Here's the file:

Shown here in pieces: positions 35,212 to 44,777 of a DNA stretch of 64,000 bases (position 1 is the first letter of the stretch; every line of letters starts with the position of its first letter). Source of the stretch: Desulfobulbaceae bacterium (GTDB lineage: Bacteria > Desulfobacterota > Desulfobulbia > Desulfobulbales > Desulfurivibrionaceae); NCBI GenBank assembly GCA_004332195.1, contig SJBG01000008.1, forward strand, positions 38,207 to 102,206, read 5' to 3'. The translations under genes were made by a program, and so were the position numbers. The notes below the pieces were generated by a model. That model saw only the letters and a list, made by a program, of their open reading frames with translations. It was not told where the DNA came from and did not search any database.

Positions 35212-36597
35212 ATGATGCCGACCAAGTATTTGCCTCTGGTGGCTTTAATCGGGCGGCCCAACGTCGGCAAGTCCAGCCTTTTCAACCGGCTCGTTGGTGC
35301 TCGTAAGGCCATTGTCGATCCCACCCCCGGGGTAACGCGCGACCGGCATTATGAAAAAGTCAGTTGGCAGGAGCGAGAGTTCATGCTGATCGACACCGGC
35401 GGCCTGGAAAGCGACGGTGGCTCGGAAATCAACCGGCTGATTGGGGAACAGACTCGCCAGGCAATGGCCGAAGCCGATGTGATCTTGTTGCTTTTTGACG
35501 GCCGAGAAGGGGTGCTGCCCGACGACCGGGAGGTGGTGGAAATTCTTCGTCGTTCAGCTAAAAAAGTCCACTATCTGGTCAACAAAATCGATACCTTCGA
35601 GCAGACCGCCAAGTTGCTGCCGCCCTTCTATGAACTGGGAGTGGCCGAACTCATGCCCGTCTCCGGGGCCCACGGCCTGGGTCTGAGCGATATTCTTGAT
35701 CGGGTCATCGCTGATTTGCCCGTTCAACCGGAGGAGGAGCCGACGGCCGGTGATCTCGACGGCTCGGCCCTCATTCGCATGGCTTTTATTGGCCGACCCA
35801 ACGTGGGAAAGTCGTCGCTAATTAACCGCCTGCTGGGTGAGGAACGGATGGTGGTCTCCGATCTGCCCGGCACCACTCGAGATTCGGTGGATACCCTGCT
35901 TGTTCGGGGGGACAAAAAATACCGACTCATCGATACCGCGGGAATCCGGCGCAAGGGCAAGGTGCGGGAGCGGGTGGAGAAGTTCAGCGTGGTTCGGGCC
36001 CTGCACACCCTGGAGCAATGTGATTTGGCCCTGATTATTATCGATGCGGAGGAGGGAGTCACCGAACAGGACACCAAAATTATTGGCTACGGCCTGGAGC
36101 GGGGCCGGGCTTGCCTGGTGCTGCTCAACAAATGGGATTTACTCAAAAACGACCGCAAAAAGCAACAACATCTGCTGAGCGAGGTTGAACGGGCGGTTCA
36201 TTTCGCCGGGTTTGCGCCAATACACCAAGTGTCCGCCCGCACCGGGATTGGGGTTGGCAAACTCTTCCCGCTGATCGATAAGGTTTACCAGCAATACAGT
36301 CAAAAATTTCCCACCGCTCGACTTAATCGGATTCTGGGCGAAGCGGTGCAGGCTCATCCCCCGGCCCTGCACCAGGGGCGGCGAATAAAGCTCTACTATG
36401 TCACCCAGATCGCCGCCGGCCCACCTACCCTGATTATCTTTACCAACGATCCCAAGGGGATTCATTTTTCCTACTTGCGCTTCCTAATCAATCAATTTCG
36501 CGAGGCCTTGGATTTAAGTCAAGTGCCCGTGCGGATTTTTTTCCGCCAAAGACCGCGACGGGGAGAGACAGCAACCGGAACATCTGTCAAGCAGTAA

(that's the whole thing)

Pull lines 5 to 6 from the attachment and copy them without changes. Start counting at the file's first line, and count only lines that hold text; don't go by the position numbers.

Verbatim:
35401 GGCCTGGAAAGCGACGGTGGCTCGGAAATCAACCGGCTGATTGGGGAACAGACTCGCCAGGCAATGGCCGAAGCCGATGTGATCTTGTTGCTTTTTGACG
35501 GCCGAGAAGGGGTGCTGCCCGACGACCGGGAGGTGGTGGAAATTCTTCGTCGTTCAGCTAAAAAAGTCCACTATCTGGTCAACAAAATCGATACCTTCGA